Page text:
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A Comprehensive Benchmarking System for Evaluating Global Vegetation Models : Volume 9, Issue 11 (09/11/2012)

By Kelley, D. I.

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Book Id: WPLBN0003979096
Format Type: PDF Article :
File Size: Pages 63
Reproduction Date: 2015

Title: A Comprehensive Benchmarking System for Evaluating Global Vegetation Models : Volume 9, Issue 11 (09/11/2012)  
Author: Kelley, D. I.
Volume: Vol. 9, Issue 11
Language: English
Subject: Science, Biogeosciences, Discussions
Collections: Periodicals: Journal and Magazine Collection (Contemporary), Copernicus GmbH
Publication Date:
Publisher: Copernicus Gmbh, Göttingen, Germany
Member Page: Copernicus Publications


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Simard, M., Willis, K. O., Kelley, D. I., Prentice, I. C., Wang, H., Harrison, S. P., & Fisher, J. B. (2012). A Comprehensive Benchmarking System for Evaluating Global Vegetation Models : Volume 9, Issue 11 (09/11/2012). Retrieved from

Description: Department of Biological Sciences, Macquarie University, North Ryde, NSW 2109, Australia. We present a benchmark system for global vegetation models. This system provides a quantitative evaluation of multiple simulated vegetation properties, including primary production; seasonal net ecosystem production; vegetation cover, composition and height; fire regime; and runoff. The benchmarks are derived from remotely sensed gridded datasets and site-based observations. The datasets allow comparisons of annual average conditions and seasonal and inter-annual variability, and they allow the impact of spatial and temporal biases in means and variability to be assessed separately. Specifically designed metrics quantify model performance for each process, and are compared to scores based on the temporal or spatial mean value of the observations and a random model produced by bootstrap resampling of the observations. The benchmark system is applied to three models: a simple light-use efficiency and water-balance model (the Simple Diagnostic Biosphere Model: SDBM), and the Lund-Potsdam-Jena (LPJ) and Land Processes and eXchanges (LPX) dynamic global vegetation models (DGVMs). SDBM reproduces observed CO2 seasonal cycles, but its simulation of independent measurements of net primary production (NPP) is too high. The two DGVMs show little difference for most benchmarks (including the inter-annual variability in the growth rate and seasonal cycle of atmospheric CO2), but LPX represents burnt fraction demonstrably more accurately. Benchmarking also identified several weaknesses common to both DGVMs. The benchmarking system provides a quantitative approach for evaluating how adequately processes are represented in a model, identifying errors and biases, tracking improvements in performance through model development, and discriminating among models. Adoption of such a system would do much to improve confidence in terrestrial model predictions of climate change impacts and feedbacks.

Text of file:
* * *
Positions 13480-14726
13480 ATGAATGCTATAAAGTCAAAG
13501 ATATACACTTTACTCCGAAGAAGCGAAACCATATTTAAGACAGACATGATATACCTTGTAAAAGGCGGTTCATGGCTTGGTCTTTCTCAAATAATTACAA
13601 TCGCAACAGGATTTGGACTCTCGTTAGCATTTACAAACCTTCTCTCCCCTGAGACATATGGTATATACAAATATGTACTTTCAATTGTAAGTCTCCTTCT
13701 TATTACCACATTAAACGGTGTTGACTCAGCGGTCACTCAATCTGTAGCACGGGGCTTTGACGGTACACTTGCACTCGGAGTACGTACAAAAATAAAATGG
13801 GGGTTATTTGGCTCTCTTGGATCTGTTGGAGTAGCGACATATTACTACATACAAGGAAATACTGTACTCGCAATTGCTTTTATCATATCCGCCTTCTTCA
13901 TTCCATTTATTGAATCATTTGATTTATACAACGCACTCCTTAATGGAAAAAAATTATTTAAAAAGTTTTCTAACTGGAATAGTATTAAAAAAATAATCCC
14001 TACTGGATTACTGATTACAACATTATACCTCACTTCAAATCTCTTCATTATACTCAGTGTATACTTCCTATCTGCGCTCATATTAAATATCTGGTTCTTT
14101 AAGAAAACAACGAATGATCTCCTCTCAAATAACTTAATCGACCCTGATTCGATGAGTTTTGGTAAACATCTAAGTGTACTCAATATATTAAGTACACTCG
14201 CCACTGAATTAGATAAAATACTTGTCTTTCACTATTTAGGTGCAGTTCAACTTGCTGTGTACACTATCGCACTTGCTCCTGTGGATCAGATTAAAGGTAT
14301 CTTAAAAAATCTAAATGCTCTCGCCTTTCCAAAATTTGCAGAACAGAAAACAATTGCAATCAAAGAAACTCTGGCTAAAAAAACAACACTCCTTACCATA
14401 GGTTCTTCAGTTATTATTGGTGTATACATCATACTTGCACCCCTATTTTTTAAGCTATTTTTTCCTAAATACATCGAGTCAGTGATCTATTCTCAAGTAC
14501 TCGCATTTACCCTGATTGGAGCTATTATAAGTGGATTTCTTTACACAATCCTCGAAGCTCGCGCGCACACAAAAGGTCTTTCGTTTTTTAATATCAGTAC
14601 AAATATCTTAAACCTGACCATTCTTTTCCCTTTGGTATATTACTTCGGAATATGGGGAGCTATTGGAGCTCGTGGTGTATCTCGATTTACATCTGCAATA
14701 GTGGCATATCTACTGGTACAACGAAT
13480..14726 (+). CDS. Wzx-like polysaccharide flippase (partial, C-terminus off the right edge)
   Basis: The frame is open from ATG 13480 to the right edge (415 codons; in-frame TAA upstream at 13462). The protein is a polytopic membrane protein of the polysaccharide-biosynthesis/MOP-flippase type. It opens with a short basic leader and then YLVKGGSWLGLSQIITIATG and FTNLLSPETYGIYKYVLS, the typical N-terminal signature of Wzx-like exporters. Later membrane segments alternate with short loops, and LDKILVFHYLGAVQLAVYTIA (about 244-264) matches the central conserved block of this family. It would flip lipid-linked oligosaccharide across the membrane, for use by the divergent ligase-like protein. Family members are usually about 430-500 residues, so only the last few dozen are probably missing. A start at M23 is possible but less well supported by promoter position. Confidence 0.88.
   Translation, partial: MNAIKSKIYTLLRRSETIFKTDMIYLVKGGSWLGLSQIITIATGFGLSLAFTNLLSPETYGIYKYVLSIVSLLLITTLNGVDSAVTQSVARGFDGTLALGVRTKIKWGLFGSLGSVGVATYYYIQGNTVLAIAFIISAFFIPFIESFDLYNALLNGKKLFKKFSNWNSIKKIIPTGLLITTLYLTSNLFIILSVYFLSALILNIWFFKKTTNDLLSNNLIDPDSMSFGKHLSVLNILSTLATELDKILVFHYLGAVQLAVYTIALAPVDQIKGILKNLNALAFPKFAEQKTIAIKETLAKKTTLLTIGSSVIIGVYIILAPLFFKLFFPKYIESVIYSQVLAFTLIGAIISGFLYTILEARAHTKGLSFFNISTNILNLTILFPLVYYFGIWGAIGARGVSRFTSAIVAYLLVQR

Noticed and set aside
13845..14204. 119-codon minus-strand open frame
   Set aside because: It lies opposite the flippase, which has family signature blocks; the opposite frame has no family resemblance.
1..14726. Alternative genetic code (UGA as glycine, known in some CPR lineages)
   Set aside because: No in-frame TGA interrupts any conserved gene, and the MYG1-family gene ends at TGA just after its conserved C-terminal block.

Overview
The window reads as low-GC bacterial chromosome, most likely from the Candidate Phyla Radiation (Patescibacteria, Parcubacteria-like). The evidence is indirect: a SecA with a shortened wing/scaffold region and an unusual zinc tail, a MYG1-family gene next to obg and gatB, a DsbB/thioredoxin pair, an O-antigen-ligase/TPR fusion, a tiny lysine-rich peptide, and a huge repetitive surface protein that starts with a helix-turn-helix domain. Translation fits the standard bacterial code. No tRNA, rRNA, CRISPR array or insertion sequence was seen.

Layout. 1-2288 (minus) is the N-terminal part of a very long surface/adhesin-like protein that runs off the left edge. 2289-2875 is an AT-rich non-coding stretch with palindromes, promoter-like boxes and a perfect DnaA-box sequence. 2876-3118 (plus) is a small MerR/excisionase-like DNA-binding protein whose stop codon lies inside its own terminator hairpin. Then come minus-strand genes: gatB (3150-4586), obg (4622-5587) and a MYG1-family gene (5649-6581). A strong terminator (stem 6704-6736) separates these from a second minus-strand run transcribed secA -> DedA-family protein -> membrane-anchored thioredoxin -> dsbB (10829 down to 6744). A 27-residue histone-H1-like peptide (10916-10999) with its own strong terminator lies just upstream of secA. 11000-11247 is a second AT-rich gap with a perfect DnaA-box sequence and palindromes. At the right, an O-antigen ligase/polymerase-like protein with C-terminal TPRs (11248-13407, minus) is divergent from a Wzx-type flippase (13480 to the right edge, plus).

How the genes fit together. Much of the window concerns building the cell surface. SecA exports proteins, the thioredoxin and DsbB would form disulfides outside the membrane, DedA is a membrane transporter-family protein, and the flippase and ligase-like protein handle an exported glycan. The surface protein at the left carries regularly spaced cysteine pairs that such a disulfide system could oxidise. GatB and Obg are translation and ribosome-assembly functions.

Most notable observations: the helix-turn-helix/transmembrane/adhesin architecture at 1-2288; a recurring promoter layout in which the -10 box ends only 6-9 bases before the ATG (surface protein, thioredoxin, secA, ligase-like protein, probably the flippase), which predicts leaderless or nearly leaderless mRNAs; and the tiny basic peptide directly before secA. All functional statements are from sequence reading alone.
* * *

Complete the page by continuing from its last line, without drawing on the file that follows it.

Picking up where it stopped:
A comprehensive benchmarking system for evaluating global vegetation models

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